Four Banks That You Should be Following on Twitter

Don’t we all love it when corporate entities are active on social media? Not only that we can tag or mention them when we have something to say, good or bad, about their products and services (in hopes that they will notice and listen), but it is also a convenient way to get in touch with them directly for our questions or inquiries.

It’s interesting to know that even banks have Twitter accounts, and that most banks in the Philippines have one. However, not all of them actively reply to tweets where they are mentioned. These four standout from the others, and if you haven’t yet, I highly recommend that you follow them.

4. UnionBank
I’ve always thought that UnionBank doesn’t cater to millennials. First, their website is boring and registering to their online banking is very difficult. When I opened my account, I had to make a phone call to activate my online access. A few weeks later, I mysteriously couldn’t login anymore. I didn’t bother to find out, and I resorted to using their app which they updated by the end of 2017. It was a good move for their new app is impressive.

And I can’t believe that they are actually very active on Twitter. Look:


3. EastWest Bank
I don’t bank with EastWest, but while scanning their Tweets and replies, I was impressed. I would definitely be following them if I were their customer.


2. Security Bank
I am glad that Security Bank also joined Twitter and is replying to mentions. I became a Security Bank customer last year, and I love their app. I haven’t tried contacting them on Twitter yet, but based on what I am seeing, they’re equally as accommodating:


1. BPI
Hats off to BPI’s social media representatives for doing a great job! For me, they have the best Twitter account amongst our local banks who maintains one. I think it make sense for they also have the largest number of followers. Their profile has been around for awhile, and is probably the first Philippine bank to own an official account on Twitter. Can anyone confirm?

Anyway, their timeline is always updated with announcements, and they are polite and quick when responding to mentions.
In case you’re wondering, I selected these four based on the following:

How frequent they tweet – they should be tweeting at least once a day. That means someone is actually monitoring their profile everyday.

How quickly they respond – most of them follow an 8AM-5PM schedule, so if they respond to our tweets or DMs within an hour during the day, that’s enough to keep us happy.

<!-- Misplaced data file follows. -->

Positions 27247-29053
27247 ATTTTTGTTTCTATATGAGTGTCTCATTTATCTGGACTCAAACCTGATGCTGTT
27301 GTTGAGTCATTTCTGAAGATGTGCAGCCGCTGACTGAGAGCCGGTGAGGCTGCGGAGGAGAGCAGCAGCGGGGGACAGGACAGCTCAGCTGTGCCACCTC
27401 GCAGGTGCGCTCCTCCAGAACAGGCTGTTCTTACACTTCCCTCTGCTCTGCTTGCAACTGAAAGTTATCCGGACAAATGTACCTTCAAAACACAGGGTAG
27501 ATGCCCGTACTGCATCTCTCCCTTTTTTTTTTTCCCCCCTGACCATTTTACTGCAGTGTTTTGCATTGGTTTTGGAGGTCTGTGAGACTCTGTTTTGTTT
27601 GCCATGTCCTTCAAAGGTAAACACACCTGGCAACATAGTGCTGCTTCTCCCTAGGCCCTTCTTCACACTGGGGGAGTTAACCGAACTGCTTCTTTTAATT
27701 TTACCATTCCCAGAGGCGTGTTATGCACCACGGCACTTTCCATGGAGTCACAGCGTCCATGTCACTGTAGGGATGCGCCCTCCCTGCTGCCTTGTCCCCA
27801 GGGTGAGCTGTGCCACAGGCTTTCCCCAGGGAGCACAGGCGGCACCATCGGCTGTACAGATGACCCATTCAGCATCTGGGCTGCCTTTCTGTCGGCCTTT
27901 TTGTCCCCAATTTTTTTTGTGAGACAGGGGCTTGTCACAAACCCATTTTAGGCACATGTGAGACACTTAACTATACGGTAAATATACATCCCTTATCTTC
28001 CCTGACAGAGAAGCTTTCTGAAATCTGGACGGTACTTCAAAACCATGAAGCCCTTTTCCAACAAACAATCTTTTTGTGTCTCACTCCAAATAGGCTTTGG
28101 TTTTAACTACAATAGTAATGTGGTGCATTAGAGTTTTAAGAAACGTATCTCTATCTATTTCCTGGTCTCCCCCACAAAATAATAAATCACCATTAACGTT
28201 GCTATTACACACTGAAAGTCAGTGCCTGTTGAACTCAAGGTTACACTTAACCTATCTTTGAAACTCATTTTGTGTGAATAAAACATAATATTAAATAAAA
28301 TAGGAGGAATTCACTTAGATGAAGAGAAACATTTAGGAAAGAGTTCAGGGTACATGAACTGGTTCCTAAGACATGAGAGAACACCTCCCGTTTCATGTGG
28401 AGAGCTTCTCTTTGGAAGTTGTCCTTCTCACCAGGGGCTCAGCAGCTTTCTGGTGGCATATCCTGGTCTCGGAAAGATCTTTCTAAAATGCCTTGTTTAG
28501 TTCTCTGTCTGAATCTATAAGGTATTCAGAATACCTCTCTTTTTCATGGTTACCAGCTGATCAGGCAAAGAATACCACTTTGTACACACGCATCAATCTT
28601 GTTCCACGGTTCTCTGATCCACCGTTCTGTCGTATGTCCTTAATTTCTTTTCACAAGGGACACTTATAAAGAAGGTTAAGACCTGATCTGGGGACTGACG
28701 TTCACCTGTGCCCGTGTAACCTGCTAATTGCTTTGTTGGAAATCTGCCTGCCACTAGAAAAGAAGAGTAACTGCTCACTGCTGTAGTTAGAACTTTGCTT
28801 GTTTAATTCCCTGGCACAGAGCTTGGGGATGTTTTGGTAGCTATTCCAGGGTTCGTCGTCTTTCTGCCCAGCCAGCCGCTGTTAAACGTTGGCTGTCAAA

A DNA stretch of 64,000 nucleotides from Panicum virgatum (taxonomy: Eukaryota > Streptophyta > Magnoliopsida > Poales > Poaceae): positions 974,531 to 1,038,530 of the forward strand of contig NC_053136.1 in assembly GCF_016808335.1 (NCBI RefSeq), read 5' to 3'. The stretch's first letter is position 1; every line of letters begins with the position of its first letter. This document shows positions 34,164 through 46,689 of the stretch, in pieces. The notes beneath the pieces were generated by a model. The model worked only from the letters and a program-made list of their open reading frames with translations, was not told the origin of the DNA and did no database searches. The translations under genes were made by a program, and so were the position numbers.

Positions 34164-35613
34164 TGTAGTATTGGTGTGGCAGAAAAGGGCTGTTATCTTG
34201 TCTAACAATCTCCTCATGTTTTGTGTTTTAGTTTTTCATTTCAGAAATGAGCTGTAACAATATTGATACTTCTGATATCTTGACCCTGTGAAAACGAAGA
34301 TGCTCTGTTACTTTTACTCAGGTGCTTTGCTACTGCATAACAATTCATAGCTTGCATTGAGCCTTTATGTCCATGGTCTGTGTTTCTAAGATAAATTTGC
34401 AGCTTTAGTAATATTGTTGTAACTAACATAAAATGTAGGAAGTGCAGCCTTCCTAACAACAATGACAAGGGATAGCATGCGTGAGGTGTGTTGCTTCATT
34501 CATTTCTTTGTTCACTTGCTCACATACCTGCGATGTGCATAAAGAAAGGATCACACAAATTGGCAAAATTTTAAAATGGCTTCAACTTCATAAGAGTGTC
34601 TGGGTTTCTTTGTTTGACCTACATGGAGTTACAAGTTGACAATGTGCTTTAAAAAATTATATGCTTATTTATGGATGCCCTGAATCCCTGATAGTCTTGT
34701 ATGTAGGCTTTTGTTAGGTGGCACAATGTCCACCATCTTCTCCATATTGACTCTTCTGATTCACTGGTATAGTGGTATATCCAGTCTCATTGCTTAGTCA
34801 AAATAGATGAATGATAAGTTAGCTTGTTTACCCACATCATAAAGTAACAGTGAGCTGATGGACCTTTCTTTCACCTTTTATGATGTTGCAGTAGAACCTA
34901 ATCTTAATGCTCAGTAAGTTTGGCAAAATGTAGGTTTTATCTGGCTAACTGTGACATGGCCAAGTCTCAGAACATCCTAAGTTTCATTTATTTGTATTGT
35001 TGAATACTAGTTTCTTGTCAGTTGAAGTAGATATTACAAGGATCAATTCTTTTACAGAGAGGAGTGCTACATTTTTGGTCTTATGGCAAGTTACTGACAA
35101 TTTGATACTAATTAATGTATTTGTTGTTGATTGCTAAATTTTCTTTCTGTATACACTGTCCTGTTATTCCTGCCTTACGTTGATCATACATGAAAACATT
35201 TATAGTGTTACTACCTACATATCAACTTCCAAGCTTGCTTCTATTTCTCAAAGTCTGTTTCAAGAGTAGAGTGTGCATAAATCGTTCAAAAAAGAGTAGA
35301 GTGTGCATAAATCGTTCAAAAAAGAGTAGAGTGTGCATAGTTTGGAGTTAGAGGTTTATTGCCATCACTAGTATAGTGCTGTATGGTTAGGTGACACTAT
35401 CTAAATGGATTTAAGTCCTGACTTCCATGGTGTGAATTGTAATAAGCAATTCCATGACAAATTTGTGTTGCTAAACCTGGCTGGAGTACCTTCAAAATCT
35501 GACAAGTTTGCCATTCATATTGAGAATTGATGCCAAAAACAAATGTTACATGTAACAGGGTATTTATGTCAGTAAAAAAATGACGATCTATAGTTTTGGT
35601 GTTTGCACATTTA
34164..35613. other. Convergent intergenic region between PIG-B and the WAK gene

Quality of responses – we all hate copy-pasted responses, and it’s quite a turn off to see the same apology lines. Minimal spelling errors or grammar lapses are forgivable.  Not a UnionBank, Security Bank, and BPI customer? The following banks are also on Twitter:

UCPB – almost made it to the list if only they tweet more often.
China Bank
– they also reply to tweets but not as active as the other four above. I checked their profile on a Tuesday afternoon, and their last tweet (not pinned) is from six days ago.
LANDBANK 
– they do reply to mentions as well, but similar to China bank, their tweets are weeks apart.
RCBC
– they are getting there. If I were to pick five, I’d probably give the slot to RCBC. 
Metrobank
– their Twitter account is only dedicated to their credit card holders.
While we may not get all the answers from our banks’ Twitter at all times, it still help to have an easier way of contacting them. We don’t have to make a call or go to a branch to ask about the basics such as swift codes, service charges, why their app is not working, and the like.

There are limitations that these social media representatives can do on Twitter, so I understand whey they need to refer customers to their phone support for account-related queries. I experienced doing chat support for over a year, and we were off limits to anything that involves sensitive information. There are just things that can only be done over the phone for security reasons.

Anyway, I wonder why BDO is not on Twitter?

What are the Advantages of a Prepaid Credit Card?

Prepaid cards are good alternatives to credit cards.

I use to work as a customer service representative, and we would sometimes advise a customer to use a prepaid credit card for payments, in lieu of a credit card. I didn’t really know what a prepaid credit card is back then as Philippine banks are not yet offering them.


A few years later, I found myself lining up in BPI to apply for a prepaid credit card. It was useful and I had it for six years. I did not renew it this year because I got another one from UnionBank, plus a secured credit card from Security Bank.